Mexico Issues Permit To Grow Marijuana

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Mexican health authorities issued the first permit allowing four individuals to grow and smoke their own marijuana.

The Mexican Supreme Court opened the door to legalizing marijuana, delivering a pointed challenge to the nation’s strict substance abuse laws and adding its weight to the growing debate in Latin America over the costs and consequences of the war against drugs.

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The vote by the court’s criminal chamber declared that individuals should have the right to grow and distribute marijuana for their personal use.

While the ruling does not strike down current drug laws, it lays the groundwork for a wave of legal actions that could ultimately rewrite them, proponents of legalization say.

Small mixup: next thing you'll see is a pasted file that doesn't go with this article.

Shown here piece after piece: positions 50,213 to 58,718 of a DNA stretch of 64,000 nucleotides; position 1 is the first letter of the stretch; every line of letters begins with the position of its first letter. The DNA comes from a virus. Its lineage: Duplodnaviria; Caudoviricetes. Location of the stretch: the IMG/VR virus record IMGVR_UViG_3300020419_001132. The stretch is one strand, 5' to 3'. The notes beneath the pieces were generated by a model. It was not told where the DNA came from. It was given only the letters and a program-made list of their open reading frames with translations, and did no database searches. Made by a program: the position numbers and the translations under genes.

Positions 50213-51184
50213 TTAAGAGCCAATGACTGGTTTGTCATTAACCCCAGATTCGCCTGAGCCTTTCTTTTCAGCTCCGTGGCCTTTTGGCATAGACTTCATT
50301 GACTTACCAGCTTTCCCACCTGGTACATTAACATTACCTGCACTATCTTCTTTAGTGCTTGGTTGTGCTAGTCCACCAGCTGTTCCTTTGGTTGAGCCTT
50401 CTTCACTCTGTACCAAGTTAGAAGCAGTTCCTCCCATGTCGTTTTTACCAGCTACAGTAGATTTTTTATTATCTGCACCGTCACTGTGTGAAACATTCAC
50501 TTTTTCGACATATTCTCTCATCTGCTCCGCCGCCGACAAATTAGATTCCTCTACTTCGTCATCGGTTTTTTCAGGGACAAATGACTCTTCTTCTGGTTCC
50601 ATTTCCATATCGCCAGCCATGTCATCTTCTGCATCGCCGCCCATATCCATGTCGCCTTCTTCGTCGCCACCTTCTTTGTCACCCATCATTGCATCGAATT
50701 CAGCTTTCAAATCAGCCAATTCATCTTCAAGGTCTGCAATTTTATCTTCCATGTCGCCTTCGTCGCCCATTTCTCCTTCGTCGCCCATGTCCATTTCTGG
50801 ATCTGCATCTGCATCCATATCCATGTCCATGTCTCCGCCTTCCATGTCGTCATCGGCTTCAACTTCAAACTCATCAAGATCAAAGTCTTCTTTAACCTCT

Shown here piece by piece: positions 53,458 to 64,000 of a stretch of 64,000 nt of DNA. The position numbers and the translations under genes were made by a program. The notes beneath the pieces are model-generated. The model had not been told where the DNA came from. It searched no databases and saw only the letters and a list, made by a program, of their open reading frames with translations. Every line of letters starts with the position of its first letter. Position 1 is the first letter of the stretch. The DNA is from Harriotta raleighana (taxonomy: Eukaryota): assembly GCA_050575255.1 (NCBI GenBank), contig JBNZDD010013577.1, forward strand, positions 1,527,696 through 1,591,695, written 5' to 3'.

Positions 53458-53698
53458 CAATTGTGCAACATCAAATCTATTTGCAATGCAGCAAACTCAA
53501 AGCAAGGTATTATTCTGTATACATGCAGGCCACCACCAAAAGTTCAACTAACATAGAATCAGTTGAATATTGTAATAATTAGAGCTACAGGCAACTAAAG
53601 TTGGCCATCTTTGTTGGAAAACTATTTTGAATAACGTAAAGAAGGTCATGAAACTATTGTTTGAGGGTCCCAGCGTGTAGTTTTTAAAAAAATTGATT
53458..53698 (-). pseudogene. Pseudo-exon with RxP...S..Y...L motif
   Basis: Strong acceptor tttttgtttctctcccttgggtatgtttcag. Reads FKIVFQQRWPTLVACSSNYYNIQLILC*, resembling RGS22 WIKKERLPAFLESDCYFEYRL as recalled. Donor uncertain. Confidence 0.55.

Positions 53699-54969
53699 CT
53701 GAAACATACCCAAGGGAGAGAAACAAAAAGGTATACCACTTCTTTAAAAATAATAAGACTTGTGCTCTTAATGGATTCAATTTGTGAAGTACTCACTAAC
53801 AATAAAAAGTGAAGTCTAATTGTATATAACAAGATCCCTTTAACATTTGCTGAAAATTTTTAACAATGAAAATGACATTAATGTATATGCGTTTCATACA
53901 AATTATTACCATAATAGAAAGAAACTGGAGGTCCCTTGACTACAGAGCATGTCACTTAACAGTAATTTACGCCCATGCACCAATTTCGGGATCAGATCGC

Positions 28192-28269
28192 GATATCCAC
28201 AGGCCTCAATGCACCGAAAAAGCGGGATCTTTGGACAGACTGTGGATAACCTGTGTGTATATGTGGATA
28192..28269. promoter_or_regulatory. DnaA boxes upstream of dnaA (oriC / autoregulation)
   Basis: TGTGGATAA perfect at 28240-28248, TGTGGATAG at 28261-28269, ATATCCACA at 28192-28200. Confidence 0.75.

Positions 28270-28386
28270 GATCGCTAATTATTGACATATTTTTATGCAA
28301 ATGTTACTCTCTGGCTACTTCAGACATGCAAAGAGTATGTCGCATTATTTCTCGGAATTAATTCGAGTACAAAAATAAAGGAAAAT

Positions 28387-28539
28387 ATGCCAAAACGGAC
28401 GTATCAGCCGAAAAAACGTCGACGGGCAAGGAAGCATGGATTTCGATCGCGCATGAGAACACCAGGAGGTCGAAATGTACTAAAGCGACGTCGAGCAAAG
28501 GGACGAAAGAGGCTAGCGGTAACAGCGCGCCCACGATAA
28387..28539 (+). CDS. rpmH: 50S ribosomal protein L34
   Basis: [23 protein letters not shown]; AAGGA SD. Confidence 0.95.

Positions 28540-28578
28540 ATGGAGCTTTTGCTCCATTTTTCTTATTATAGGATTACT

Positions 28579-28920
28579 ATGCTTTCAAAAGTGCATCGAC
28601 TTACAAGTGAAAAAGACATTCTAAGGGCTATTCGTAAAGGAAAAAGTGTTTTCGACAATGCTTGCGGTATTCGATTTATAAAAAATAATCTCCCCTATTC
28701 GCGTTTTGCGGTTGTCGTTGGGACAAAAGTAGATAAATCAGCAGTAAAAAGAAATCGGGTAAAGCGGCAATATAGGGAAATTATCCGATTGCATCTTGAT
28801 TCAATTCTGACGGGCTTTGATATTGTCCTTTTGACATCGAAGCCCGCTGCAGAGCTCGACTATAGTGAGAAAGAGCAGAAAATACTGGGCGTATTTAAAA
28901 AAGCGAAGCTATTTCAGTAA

The public debate on marijuana has surged in Mexico in recent months since the case of an 8-year old girl with epilepsy who became Mexico’s first medical marijuana patient made national and international headlines.

The government granted the right to import and administer a cannabis-based treatment for the young patient.

Marijuana reform has gained unprecedented momentum throughout the Americas. In the United States, Colorado, Washington, Alaska, Oregon, and Washington D.C. have legalized marijuana for adults.

In December 2013, Uruguay became the first country in the world to legally regulate marijuana.

In Canada, the new Prime Minister Justin Trudeau and his Liberal Party have promised to legalize marijuana.

There are currently medical marijuana legalization bills being debated in Brazil, Chile, Colombia and Costa Rica.

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